5th Sunday of Easter 2019 (readings)
Christ tells us, “Love one another as I have loved you” (Jn 13:34). These words of Christ summarize his New Commandment to us. But this love that He speaks of is not the romanticized love of the 21st century. Rather, here in the Gospel of John, Christ uses the Greek word agape; which is translated as caritas in Latin, or charity in English.
This means that the love Christ speaks of is not an emotional love, but rather an act of the will, a supernatural virtue. It requires that we love one another for God’s sake; that we love God Himself IN our neighbor; anything less than this is not true charity, anything less is not the kind of love that Christ commands. That said, loving someone for God’s sake is not always easy; it requires an act of the will on our part.
How then do we love our neighbor for God’s sake? How do we make this love an act of the will? Well, if instead of noticing all the bad things, all the annoyances, nuisances, mistakes, and sins, if instead we begin to notice the good in our neighbor, we’re well on our way to loving God in them.
The good things that we notice in others is what they share with God. Do you notice some small kindness in that person? That’s God manifesting himself in them. Do you notice their love for the poor? That’s God manifesting himself in them. Do you notice how much they struggle to provide for the wellbeing of their family? That’s God manifesting himself in them.
We cannot dismiss our brothers and sisters just because we find some small fault in them, rather, we must instead strive to use our will to find some goodness in every person we meet. Because it’s in that goodness that we find God in every person.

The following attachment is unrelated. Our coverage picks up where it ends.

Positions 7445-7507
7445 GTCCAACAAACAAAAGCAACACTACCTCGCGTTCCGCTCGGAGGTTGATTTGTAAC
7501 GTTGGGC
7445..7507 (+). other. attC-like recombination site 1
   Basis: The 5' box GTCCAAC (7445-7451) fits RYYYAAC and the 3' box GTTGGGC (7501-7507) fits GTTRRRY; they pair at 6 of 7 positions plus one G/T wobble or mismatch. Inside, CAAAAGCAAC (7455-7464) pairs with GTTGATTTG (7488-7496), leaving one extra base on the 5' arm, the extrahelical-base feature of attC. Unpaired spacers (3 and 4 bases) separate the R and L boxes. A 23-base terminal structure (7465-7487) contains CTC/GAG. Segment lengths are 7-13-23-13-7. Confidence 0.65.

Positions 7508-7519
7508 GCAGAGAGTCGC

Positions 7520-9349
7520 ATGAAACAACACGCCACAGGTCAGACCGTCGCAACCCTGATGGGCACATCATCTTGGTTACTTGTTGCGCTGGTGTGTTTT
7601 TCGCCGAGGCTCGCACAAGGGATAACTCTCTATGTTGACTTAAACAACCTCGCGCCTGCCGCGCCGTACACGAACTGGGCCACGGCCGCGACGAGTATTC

It’s this small change in ourselves that is the beginning of developing this virtue of charity. But we can’t stay at the beginning, if we want to grow in this love of neighbor, not just stay at the early stages, in addition to seeing the good in them, we must also assume the good in their intentions. They may be doing something bad, and their intentions may not be good, but we can be certain that we don’t know why they chose to do this or say that.
Perhaps that late night party at our neighbor’s house with the loud music that annoys us so much is them celebrating a first communion, or a baptism, or a wedding. We don’t know; instead of letting this anger us, it’s better to assume the good. Or perhaps that car that cut us of that caused us a great deal of anger was in fact in a rush to get to the hospital to see a dying relative; we don’t know. If we’re going to assume anything, let it be the good.
There’s a story told by St. Jerome about St. John, the Beloved Disciple. In his commentary on Galatians Jerome speaks of Blessed John when he was towards the very end of his life, living in Ephesus.
Jerome says: While St. John was very advanced in age he used to be carried into the middle of the congregation in the arms of his disciples. John was unable to say anything except:
“Little children, love one another.”
At last, wearied that he always spoke the same words, they asked: “Master, why do you always say this?”
“Because,” he replied, “it is the Lord’s command, and if this only is done, it is enough.”
My brothers and sisters, if we want to one day see Christ face to face instead of through a glass, darkly, we must seek out the good in our neighbor and assume the good in their intention, and in them, love God.